Forbidden Home: Postwar Adaptation of Former Ostarbeiters and Soviet Prisoners of War in Kyiv
Tetiana PastushenkoInstitute of History of Ukraine
April 16, 2014
Center for Urban History, Lviv
The postwar period is one of the most dramatic stages of development of the Soviet totalitarian system and society. At that time, the Soviet Union, as the victorious power in World War II, reached its highest strength in the international arena. On the other hand, in the early postwar years, the number of prisoners in the Gulag reached its highest numbers since the camp system was established. The new wave of the repressed was made up largely of the "war" contingent: combatants, "Vlasovites" policemen, former prisoners of war, and civilian forced laborers who returned to the Soviet Union for repatriation. Not necessarily all repatriates faced criminal prosecution, but their civil status was not recognized and so they felt like second-class citizens, despite the rights and social security that the state declared they had.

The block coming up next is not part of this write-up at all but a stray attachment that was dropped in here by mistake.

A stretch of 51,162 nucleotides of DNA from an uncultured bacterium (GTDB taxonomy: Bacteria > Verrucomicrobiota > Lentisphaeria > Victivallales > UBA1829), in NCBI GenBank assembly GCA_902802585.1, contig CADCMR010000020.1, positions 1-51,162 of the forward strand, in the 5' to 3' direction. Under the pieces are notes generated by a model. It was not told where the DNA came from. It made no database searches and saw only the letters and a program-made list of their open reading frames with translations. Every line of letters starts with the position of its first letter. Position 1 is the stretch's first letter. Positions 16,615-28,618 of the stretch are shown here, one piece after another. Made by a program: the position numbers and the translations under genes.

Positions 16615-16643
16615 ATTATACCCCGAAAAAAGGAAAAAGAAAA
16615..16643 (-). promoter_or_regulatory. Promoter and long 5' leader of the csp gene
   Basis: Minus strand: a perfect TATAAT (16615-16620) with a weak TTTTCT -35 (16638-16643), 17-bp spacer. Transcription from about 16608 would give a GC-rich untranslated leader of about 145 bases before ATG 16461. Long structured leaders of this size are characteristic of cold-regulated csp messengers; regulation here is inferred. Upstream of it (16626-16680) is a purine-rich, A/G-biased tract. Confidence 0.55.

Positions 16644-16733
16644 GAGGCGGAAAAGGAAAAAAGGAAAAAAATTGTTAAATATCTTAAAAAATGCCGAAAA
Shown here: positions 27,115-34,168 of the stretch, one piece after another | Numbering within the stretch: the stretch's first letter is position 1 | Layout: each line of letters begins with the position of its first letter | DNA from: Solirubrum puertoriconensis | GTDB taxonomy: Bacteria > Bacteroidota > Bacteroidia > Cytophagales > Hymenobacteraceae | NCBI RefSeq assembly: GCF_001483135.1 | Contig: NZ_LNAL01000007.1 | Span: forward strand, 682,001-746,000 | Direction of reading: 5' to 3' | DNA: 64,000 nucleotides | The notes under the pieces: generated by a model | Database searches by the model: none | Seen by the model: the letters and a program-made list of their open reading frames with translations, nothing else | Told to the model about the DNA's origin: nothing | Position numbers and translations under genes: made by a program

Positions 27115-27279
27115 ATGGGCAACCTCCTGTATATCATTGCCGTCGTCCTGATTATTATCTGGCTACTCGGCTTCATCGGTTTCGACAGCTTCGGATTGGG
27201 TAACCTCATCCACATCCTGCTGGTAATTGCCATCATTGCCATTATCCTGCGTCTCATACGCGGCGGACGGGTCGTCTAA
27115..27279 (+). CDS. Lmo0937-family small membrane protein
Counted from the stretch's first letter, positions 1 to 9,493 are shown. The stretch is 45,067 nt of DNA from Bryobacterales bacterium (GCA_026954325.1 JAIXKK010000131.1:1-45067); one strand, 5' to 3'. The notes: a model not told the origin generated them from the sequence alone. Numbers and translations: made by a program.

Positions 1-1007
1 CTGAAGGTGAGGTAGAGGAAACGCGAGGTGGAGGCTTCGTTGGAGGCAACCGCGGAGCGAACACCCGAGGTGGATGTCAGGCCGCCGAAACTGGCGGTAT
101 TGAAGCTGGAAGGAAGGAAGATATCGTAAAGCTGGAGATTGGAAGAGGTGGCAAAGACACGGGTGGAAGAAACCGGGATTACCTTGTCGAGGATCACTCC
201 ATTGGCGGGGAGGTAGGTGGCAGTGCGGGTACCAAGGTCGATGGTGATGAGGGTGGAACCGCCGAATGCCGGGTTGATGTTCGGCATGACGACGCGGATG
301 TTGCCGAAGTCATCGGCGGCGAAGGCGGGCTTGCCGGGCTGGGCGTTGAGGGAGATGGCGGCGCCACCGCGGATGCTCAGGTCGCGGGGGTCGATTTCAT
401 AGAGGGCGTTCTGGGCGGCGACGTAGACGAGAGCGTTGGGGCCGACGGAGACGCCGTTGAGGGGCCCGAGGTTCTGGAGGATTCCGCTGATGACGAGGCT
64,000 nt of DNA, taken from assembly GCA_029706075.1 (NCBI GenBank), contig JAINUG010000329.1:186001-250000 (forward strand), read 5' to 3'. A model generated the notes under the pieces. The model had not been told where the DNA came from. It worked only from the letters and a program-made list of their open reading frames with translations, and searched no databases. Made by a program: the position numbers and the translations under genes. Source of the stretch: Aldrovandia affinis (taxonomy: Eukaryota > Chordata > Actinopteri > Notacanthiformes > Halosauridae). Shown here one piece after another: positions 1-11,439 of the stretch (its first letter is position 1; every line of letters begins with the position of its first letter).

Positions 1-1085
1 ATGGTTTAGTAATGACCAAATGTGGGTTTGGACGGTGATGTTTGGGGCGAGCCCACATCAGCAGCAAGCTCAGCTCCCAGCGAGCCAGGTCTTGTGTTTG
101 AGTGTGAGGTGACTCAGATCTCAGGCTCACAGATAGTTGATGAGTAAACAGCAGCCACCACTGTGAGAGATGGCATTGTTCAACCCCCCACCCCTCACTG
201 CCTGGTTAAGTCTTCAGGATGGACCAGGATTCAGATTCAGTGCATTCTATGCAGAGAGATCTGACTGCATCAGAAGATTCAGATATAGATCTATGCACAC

A brief overview of the book "Repatriates Forbidden to Enter Kyiv: Postwar Lives of Former Ostarbeiters and Prisoners of War in Ukraine" was presented at the seminar. The repatriates from Kyiv had a unique situation because the Soviet government banned them from living in the capital. Researchers have paid little attention to their situation. Kyiv was the only city in the Soviet Union, from which, as in other towns of the occupied territory, the population was massively deported to do forced labor during the Nazi occupation (over 50 million), but to where its residents were forbidden to return after the war. Thus in 1947 more than 16,000 immigrants officially lived in the capital of the Ukrainian SSR. How the people of Kyiv and representatives of the government dealt with this is of academic interest. The study attempted to combine the study of legal regulation and the practical implementation of repatriation policy in the Soviet Union by using as an example the repatriates who returned to Kyiv, and the study of individual experiences of postwar adaptation of these people using oral history.